Now that COVID has forced hotels to adopt touchless or cashless payment methods, it’s worth a bit of a history lesson on why these upgrades may actually be unconsciously cajoling your guests to spend a bit more with your hotel. Knowing the underlying psychology, you can then develop methods to maximize revenue capture.
First, let’s backtrack a bit and look at what the pandemic has wrought. With the implementation of viral safety measures such as plastic barriers at the front desk, queue markers on the ground for socially distanced lineups and mandating all employees (and possibly guests) to wear PPE in the lobbies, this creates an inherent sense of anxiety that will negatively halo onto any transactions.
Just imagine yourself staying at a hotel sometime this autumn where it’s a chore to throw on a mask and gloves just to leave your guestroom. Then, upon arriving at the lobby, it exudes an intensely distressing feeling with all the new social distancing and sanitization measures. You’ll unconsciously want to get in and out as fast as possible, and you likely won’t be in the right frame of mind to consider an upsell or additional amenity purchase introduced by one of the staffers. In other words, these COVID safety protocols are creating an obtrusive point of friction that will inhibit you from maximizing RevPAG (revenue per available guest).
Why is this significant? Start by looking at the dawn of credit cards themselves in the latter half of the 20th Century. Compared to credit cards, when we hand over physical cash or coins to pay, there is a stronger sense of pain because we see and feel corporeal objects leaving our possession. If we were still dealing in gold and silver ingots, this painful feeling would be even more pronounced than with representative bank notes. This is, in other words, a point of friction. Swiping a card and signing a receipt diminishes this mental impression because we are not giving up anything in the material world before our own eyes; it’s all abstract with a subtraction from our coffers that we must calculate in our heads.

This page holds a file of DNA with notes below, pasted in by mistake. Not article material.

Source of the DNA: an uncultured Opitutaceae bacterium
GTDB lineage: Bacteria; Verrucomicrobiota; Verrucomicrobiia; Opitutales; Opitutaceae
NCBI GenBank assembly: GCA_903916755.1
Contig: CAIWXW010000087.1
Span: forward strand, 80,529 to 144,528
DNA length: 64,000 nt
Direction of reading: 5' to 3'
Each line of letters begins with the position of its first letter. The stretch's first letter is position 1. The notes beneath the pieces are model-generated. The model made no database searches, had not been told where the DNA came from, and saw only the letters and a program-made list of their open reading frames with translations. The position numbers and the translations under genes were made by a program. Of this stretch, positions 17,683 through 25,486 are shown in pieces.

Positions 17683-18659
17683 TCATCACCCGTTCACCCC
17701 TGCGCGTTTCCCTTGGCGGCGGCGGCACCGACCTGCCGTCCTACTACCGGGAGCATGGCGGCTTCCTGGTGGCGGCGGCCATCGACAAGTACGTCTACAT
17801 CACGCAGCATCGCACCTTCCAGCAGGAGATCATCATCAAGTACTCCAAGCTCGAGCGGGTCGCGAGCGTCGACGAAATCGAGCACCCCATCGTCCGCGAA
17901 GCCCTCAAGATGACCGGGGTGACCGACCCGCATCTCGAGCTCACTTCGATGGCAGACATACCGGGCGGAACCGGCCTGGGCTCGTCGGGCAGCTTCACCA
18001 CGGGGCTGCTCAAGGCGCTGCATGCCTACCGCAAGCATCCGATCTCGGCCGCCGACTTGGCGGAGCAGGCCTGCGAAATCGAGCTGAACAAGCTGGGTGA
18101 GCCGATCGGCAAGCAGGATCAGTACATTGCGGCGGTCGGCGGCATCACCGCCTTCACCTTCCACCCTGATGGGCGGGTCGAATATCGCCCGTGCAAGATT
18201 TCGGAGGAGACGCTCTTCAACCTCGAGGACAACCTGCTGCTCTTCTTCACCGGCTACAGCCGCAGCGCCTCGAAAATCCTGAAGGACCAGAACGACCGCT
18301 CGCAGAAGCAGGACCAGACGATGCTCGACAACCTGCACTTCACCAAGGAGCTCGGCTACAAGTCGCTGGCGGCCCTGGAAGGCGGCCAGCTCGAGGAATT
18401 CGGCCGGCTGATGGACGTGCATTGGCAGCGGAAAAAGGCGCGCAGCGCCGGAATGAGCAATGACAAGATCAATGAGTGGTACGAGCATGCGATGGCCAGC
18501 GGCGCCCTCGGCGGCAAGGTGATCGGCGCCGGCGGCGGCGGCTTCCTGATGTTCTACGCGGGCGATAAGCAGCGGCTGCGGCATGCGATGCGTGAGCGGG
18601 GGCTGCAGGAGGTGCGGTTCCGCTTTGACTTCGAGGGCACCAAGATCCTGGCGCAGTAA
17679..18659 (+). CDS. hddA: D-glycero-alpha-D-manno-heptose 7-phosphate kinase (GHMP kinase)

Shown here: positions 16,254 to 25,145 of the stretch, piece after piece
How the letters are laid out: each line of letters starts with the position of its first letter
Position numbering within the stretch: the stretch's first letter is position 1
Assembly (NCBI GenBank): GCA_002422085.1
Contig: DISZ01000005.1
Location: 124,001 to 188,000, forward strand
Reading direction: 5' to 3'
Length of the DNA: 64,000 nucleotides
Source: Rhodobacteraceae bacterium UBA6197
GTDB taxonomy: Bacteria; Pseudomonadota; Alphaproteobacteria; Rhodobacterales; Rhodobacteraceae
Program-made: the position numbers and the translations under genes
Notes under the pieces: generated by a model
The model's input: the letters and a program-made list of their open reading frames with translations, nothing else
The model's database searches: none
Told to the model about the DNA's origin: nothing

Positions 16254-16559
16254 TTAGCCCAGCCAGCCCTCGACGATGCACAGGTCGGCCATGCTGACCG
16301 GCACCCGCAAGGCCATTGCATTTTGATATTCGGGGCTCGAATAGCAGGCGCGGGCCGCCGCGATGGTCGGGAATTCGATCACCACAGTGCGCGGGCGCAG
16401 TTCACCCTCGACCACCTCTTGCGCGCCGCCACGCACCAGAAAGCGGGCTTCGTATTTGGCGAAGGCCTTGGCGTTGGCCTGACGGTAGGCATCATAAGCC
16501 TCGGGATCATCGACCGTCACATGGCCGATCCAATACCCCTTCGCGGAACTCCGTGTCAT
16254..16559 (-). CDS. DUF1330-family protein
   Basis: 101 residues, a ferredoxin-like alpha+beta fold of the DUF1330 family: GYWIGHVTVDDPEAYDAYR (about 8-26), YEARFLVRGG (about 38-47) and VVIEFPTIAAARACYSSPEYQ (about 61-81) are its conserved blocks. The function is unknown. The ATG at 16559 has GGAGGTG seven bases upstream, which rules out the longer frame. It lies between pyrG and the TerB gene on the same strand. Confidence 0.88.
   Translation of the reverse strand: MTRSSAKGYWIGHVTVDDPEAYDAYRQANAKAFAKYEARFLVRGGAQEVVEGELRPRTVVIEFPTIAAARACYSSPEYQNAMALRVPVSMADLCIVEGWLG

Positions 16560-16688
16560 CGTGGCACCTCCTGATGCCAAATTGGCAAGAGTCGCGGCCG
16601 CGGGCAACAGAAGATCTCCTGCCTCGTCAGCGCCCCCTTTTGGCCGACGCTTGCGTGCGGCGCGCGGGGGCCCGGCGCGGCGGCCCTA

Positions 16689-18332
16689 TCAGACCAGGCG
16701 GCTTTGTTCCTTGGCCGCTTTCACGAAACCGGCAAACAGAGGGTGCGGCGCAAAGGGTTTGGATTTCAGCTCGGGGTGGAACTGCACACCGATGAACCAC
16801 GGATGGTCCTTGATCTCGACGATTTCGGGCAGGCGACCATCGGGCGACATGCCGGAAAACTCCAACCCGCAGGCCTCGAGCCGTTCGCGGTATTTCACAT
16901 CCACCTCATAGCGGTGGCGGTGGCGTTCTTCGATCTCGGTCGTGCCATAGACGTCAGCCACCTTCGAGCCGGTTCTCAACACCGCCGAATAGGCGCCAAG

Tap credit cards or phones with NFC-enabled payment apps go a step further by disposing of the swipe and signing actions, further reducing the element of touch and how long our minds linger on any singular payment. Then, of course, the pinnacle of this is online shopping whereby the person-to-person physicality of the interaction has been totally excised from the transaction process, minimizing the pain a customer feels in paying. Just look at Amazon’s stock price to confirm this underlying psychology.
Online shopping and Internet-based transactions are as ‘frictionless’ as they get because any points of friction such as touching paper money, tapping some plastic onto an NFC terminal or dealing directly with a hotel staffer have been removed from the psychological equation. While hotels must do their post-pandemic due diligence in upgrading their in-person touchless payment options to facilitate the use of NFC payment terminals, moving as many transactions as possible online has clear benefits above anything that’s face-to-face.
In the same vein as why guest messaging apps are vital moving forward, for a guest to receive an email containing a private payment portal is far less stressful with the virus still around than having to interact with a hotel employee even when the necessary precautions are taken. Next, every payment app or POS requires a ton of work to setup the interface and automatically connect it to a property’s accounting systems, whereas a web-based gateway can be agnostic for any software interactions. Lastly and critically, e-commerce makes paying more abstract to thus encourage additional spending by the guest.
For these reasons, as you explore all the many ways to make your guest experience more contactless, it is worth taking a second look at what digital tools you can deploy to heighten the frictionless nature of any and all payments. Consider moving towards an in-person-supported online shopping model to achieve better RevPAG in order to help compensate for a lack of occupancy in the near-term.